President deplores ‘vulgar’ behaviour of PPP/C MPs

David Granger

Opposition Leader Bharrat Jagdeo needs to address behavioural challenges among  his party’s parliamentarians as their actions in disrupting his speech to the National Assembly last month and last Monday’s ruckus in the House are disrespectful and vulgar, President David Granger says.

“I think that the treatment meted out to me on the 2nd of November was completely uncalled for and think the treatment meted out to the Speaker (on Monday)  is completely uncalled for and I think that the Leader of the Opposition needs to deal with these cultural issues in his party,” Granger said yesterday at State House after accepting letters of credence for a new envoy.

As Granger last month delivered his address to the National Assembly, following its recess, opposition People’s Progressive Party/Civic MPs pulled out placards and began chanting which drowned out most of his speech.

Amidst the chants and the government members’ intermittent thumping of their desks and shouts of support at some points, the president could not be heard. On a few occasions, he could be seen looking at Speaker Dr. Barton Scotland, who hit his gavel on a number of occasions to no effect. Apart from the hitting of the gavel, Scotland made no attempt to curtail the sometimes raucous behaviour of the opposition members.

“Storytelling time,” “Same speech” and “What about respect for the constitution?” were some of the jeers from the PPP/C members during Granger’s address. Jagdeo could be heard over his fellow members, asking “What about Gecom?” “Untrustworthy,” he loudly proclaimed, and “What about respect for the constitution?”

Granger would call the acts vulgar and refer to the MPs as “vulgarians” when he spoke at a People’s National Congress (PNC) meeting in Atlanta, Georgia afterwards.

Then on Monday, the Committee of Supply, which was going through Budget 2018 estimates, descended into chaos as PPP/C MPs faced off against the police over a bid to physically remove PPP/C member Juan Edghill from the parliament chamber.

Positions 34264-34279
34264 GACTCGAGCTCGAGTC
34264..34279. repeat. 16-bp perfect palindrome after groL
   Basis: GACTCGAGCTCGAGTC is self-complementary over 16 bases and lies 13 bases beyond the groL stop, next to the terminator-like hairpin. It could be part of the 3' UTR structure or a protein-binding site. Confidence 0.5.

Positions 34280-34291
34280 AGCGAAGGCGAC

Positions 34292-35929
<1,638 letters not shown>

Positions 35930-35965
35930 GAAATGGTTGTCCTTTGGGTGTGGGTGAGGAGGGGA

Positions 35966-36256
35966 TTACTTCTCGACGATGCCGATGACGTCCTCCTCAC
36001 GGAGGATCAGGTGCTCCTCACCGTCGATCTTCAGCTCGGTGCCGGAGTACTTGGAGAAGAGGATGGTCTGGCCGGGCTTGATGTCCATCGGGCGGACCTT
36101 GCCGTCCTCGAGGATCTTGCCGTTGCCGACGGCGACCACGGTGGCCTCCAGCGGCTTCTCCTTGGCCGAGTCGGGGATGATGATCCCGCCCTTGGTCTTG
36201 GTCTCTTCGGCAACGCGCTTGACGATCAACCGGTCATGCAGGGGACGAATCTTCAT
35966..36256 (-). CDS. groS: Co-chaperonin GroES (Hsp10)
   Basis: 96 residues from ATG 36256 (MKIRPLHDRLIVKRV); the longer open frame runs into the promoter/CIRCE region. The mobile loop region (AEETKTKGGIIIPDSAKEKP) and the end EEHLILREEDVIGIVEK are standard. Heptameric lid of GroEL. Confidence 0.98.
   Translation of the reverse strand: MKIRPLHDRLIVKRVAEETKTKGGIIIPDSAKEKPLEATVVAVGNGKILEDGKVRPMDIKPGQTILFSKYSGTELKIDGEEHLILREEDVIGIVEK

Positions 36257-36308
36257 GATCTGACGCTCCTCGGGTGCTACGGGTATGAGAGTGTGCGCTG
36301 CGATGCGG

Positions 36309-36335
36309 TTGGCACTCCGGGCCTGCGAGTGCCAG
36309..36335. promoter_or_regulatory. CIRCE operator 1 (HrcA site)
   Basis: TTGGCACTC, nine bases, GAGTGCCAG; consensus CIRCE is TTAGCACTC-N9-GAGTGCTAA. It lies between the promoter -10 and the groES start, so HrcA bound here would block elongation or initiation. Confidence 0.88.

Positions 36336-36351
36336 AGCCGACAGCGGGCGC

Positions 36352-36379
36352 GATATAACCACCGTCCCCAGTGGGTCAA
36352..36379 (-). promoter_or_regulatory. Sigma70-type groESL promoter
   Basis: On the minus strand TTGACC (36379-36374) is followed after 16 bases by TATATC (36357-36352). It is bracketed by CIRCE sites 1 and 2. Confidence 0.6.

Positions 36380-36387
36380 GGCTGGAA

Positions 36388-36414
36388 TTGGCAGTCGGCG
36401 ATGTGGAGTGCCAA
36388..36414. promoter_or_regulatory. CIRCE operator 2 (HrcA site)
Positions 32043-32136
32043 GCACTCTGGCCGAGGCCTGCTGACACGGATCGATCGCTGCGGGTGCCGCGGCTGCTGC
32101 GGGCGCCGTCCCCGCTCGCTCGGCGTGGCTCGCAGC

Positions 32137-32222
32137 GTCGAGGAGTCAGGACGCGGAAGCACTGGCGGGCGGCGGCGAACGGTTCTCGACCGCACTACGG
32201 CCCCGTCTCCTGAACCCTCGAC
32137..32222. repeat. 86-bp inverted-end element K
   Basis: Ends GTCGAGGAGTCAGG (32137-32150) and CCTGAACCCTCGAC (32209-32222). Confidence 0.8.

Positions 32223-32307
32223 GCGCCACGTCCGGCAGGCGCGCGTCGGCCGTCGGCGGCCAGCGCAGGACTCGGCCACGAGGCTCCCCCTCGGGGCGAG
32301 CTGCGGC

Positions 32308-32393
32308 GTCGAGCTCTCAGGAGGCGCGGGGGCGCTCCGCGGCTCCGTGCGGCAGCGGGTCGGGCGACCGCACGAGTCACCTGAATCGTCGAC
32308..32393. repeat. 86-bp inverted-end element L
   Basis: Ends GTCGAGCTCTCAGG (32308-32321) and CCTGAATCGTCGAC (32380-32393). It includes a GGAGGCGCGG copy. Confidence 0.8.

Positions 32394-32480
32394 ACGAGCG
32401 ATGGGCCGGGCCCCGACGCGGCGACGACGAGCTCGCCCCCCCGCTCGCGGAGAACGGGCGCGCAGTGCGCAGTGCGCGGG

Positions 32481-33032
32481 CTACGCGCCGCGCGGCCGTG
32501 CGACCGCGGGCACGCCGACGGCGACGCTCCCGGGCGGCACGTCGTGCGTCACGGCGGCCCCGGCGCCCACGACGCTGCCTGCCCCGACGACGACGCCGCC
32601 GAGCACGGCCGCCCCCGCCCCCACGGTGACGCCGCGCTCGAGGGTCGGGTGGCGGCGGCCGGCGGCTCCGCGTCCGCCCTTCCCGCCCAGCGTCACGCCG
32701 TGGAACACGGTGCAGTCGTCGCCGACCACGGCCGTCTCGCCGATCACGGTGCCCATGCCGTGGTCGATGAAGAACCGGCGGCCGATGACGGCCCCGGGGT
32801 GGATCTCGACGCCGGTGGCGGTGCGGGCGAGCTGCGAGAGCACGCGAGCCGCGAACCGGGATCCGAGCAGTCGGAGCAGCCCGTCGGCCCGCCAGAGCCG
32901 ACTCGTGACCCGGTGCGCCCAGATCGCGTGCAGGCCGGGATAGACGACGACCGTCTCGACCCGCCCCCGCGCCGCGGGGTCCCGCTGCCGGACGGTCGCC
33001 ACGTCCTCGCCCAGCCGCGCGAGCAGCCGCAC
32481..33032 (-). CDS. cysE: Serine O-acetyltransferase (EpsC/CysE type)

Some PPP/C members claimed they were assaulted in the ensuing melee. Some were also seen assaulting policemen.

The confusion started shortly before a scheduled break in the afternoon when Scotland decided that he would allow no further questions on the estimates for the Ministry of the Presidency, since the allotted time for it had expired.

Edghill, who had a belligerent attitude throughout the morning session and at one time was cautioned for shouting, continued pointing out that there were four other agencies under the ministry and more time was needed to scrutinize the estimates.

Scotland told him to take his seat and he refused and he was then ordered to be removed from the House since he was out of order.

A defiant Edghill shouted that he was not leaving and as Scotland called for the Sergeant-at-Arms to escort him out, he took his seat and refused to be moved.

As the Sergeant-at-Arms remonstrated with him, Edghill, with the support of his colleagues, remained seated. Scotland informed that the Sergeant-at-Arms should seek assistance and left the chamber.

The police were called in and some opposition members claimed they physically assaulted them. The ruckus resulted in the adjournment of Monday’s proceedings but PPP/C parliamentarians remained in the parliament chamber with Edghill until late into the night in a show of solidarity with him.

It is still unclear who called the police and Scotland on Monday evening said it was not him and when approached the Clerk of the National Assembly, Sherlock Isaacs, said he was unaware.

Granger said that he hopes that it is the first and last time such chaos is seen in  parliament.

“This is the level of vulgarity I referred to since the 2nd of November. We have never seen it before and I hope we never see it again. Vulgarity is vulgarity you know, and there is no place for that in the National Assembly. There is a very poor display on the part of Mr. Edghill and his colleagues and to demonstrate to the public and to our children that the honourable house should be seen as such a disorderly show,” he said.

“I can’t imagine that the Chancellor of the Judiciary would have to put up with that in the High Court. She is the head. I can’t believe that the Speaker would have to be faced with that form of vulgarity. We have three branches of government, the judicial, legislative and executive, and every branch has its head and the head of the legislative branch must be treated with respect. We don’t treat the chancellor like that, we don’t treat the speaker like that and we don’t treat the president like that,” he added.

He said that he doesn’t have a problem meeting with the opposition at any time about any matter he wants to raise with him and discussions of a way of resolving the matter would be acquiesced.